It is the darkest moment of the year, the moment when it is easiest to believe that the light will never return; the moment it is easiest to feel despair.

At this moment, we celebrate Hanukkah.*

Download DIY HANUKKAH

* Arthur Waskow, Seasons of Our Joy, pg. 87

DIY – SHABBAT

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EVERY SEVENTH SUNSET, Shabbat comes. Whether heralded or not, welcomed or not, on the eve of the seventh day Shabbat comes. Brushed with the dew of Creation, Shabbat is different from the other Jewish holidays. It does not mark a historical event or a seasonal harvest. It is not dependent upon the phases of the moon, and it existed even before there was a Jewish people.

Shabbat is, as it were, G-d’s holiday, the eternal seventh day of Creation,
the day of completion and rest…

Shabbat is not just for Jews; it is for everyone. The whole world is invited, indeed deserves to celebrate this day of menuchah**, Jews and non-Jews, old and young, poor and rich, bosses and laborers. In G-d’s world, everyone is equal, and everyone can share in the vision.***

Download pdf DIY Shabbat

* Oil painting by Ligtenberg, Blue and White Gallery, Jerusalem

** What is menucha?   “After the six days of creation-what did the universe still lack? Menucha. Came the Sabbath, came menucha, and the universe was complete… To the biblical mind menucha is the same as happiness and stillness, as peace and harmony. The word with which Job described the state after life he was longing for is derived from the same root as menucha. It is the state wherein man lies still, wherein the wicked cease from troubling and the weary are at rest. It is the state in which there is no strife and no fighting, no fear and no distrust. The essence of a good life is menucha.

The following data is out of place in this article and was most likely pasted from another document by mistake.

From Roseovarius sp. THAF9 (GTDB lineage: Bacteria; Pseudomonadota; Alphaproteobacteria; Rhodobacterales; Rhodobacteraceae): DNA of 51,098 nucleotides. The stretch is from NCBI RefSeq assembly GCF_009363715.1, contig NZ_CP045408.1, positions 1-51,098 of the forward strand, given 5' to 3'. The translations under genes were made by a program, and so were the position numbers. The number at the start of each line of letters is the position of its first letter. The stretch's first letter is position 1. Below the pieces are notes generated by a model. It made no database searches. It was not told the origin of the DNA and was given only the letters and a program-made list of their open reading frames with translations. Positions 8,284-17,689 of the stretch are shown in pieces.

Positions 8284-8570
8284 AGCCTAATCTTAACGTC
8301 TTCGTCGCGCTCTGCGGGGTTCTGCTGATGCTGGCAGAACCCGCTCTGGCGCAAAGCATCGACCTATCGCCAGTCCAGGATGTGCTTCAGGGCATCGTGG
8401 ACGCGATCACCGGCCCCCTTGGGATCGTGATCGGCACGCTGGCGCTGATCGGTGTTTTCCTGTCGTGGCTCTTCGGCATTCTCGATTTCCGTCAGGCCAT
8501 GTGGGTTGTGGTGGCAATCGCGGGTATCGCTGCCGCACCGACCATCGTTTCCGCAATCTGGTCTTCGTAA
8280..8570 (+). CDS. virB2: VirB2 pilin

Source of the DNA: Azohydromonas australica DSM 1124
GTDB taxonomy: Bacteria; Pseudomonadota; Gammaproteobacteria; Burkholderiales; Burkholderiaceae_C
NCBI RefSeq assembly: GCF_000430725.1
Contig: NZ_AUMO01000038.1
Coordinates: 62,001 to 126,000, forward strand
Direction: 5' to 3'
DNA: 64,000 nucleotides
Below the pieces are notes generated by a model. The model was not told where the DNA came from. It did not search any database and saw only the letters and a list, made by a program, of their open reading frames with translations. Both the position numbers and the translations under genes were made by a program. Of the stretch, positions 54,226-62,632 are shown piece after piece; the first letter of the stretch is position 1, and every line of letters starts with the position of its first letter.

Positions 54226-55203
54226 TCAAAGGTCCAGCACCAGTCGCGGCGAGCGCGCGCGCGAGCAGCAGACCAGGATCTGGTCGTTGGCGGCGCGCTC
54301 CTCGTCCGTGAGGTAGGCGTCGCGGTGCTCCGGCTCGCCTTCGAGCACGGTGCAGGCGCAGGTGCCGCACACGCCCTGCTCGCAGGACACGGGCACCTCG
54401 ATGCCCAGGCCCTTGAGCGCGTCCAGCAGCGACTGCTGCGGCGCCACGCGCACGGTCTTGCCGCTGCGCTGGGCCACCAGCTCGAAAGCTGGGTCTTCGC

“The Lord is my shepherd, I shall not want, He maketh me to lie down in green pastures; He leadeth me beside still waters” (the waters of menuchot). In later times menucha became a synonym for the life in the world to come, for eternal life.”
– Rabbi Abraham Joshua Heschel

*** Rabbi Nina Beth Cardin, The Tapestry of Jewish Time A Spiritual Guide to Holidays and Life-Cycle Events, pg. 35

DIY – FALL FEASTS

Shalom dear friends and fellow talmidim – students of the precious Word of God,

L’Shanah Tovah!  May you have a Good Year!

As we cross over the threshold of the new Hebrew calendar year may you and your loved ones be blessed with the goodness and sweetness of G-d.
May you be filled with the Shalom and joy to be found in the fullness of our Father’s
lovingkindness as expressed in His Son Yeshua,
in whose Book of Life we are written.

Keren and Cindy

Lilian Shoshan*

…on each of the holidays, we shed our worldly garb and embark on a voyage that transcends the confines of time and space, a journey “to behold the sweetness of God” (Psalm 27:4).

Download pdf DIY Fall Feast

*Pomegranate Oil by Lilian Shoshan
** Avraham Yaakov Finkel, The Essence Of The Holy Days, from the introduction

DIY FEASTS

DIY – Do It Yourself – Festivals is a project of our hearts. We long for you to know the joy of these celebrations and the intimacy of meeting G-d our Father in them. Each Feast reminds us of who G-d is and who we are in Him – His children ‘born again’ by His Spirit in Yeshua ha’Mashiach, Messiah Jesus.

But, many have not grown up in a home that celebrates the Biblical Festivals and so we often are asked, “Where does one start?” This is our answer…

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DIY Feasts are ’How To’ guides to jumpstart you in actively participating in the rhythm and flow of our Father’s Biblical Calendar.

At HIS-ISRAEL we are about learning, doing, and sharing. To explore more in-depth understanding of each Feast (and to find additional recipes and craft ideas) please visit the drop down menu on the Home page titled Appointments with God.

As you learn the relevance and meaning of these Mo’adim – appointed times – and also move into the celebrating of them, we hope you will look for opportunities to share the discovery and enjoyment with others.